‘The pub with no beer’ in and out of Quaker ownership for 400 years. Alan Clowes tells the story

‘She was told she would only be released if she promised not to disrupt further church services. She refused.’

Cross Keys Inn | Photo: courtesy of the author.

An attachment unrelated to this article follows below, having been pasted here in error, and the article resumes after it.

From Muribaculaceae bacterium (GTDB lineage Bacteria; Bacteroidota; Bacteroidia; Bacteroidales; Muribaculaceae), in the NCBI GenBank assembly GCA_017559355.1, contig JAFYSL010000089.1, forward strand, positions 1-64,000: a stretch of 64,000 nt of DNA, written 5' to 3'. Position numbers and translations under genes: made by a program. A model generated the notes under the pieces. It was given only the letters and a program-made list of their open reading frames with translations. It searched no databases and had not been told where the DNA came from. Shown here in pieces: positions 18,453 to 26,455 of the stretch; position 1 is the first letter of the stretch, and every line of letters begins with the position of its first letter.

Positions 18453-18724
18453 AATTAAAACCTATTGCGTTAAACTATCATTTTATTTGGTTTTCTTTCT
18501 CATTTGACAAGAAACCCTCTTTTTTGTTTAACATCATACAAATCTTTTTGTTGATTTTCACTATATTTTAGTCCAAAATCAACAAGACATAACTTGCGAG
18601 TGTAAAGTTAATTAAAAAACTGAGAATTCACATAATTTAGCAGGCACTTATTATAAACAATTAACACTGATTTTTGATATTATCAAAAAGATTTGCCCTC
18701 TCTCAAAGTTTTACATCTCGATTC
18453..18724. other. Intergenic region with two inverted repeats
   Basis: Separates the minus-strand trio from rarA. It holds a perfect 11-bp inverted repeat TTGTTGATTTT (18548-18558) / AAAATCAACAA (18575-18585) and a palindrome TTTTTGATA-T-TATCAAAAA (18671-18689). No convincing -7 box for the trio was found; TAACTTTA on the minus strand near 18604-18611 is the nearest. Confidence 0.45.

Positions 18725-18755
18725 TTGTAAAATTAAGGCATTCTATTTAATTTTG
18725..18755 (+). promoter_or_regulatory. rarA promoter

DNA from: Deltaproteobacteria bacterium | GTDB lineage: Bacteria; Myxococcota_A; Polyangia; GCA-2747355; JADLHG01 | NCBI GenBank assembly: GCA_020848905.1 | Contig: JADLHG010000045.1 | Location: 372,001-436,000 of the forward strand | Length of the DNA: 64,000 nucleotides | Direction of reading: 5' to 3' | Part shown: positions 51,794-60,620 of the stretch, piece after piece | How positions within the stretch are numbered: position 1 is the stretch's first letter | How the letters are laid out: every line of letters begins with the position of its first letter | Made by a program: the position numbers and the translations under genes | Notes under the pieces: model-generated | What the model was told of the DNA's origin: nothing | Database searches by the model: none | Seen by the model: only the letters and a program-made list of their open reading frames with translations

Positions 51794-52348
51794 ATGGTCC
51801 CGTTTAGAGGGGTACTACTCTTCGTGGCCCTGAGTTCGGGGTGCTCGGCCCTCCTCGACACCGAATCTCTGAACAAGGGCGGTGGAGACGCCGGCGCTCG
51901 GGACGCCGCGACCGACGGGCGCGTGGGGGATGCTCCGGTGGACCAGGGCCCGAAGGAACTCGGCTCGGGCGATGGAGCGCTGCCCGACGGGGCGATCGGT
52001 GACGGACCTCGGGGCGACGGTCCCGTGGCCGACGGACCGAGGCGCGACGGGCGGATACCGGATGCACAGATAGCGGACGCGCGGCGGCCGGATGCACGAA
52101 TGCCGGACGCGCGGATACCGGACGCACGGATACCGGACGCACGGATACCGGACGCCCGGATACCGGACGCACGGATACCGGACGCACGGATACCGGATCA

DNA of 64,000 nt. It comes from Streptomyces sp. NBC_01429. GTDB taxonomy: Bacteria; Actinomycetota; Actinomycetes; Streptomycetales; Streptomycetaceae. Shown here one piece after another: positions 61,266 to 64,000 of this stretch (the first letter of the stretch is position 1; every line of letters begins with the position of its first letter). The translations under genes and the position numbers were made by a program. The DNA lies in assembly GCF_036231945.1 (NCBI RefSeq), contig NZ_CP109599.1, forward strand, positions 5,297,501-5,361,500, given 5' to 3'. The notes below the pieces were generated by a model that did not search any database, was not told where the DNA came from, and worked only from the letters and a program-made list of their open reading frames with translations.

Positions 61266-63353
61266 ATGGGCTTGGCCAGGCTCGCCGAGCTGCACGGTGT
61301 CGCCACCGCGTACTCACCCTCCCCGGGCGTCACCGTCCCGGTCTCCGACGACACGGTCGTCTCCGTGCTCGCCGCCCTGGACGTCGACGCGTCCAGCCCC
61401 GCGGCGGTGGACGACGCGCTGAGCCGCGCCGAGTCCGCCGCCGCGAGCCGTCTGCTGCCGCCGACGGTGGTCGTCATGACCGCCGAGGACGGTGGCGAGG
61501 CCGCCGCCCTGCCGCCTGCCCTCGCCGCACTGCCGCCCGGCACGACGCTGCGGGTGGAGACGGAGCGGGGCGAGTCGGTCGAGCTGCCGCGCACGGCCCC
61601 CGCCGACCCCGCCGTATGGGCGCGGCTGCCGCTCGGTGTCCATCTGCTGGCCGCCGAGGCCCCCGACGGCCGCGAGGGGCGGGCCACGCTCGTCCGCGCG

Christine and I have lived at The Cross Keys Temperance Inn for the last twenty-three years. Until 1732 the building was a farmhouse called High Haygarth – the home, in 1654, of Gervase and Dorothy Benson. Gervase was one of the leaders of the Westmorland Seekers. In 1652 he met George Fox at Borrats Farm in Sedbergh and was convinced by him. Like many of the Seekers they became the early Quakers and Gervase was one of the group known as ‘The Valiant Sixty’. Dorothy became a vociferous Quaker, and strongly objected to being forced to attend the established church. It is recorded that ‘she had conversation with the incumbent’ – no doubt she was heckling the priest. This was not acceptable and she was sent to prison. The two nearest jails were Appleby and Lancaster but in those days Sedbergh was a part of the West Riding of Yorkshire, and so it was to York prison that Dorothy was sent. She was seven-months pregnant.

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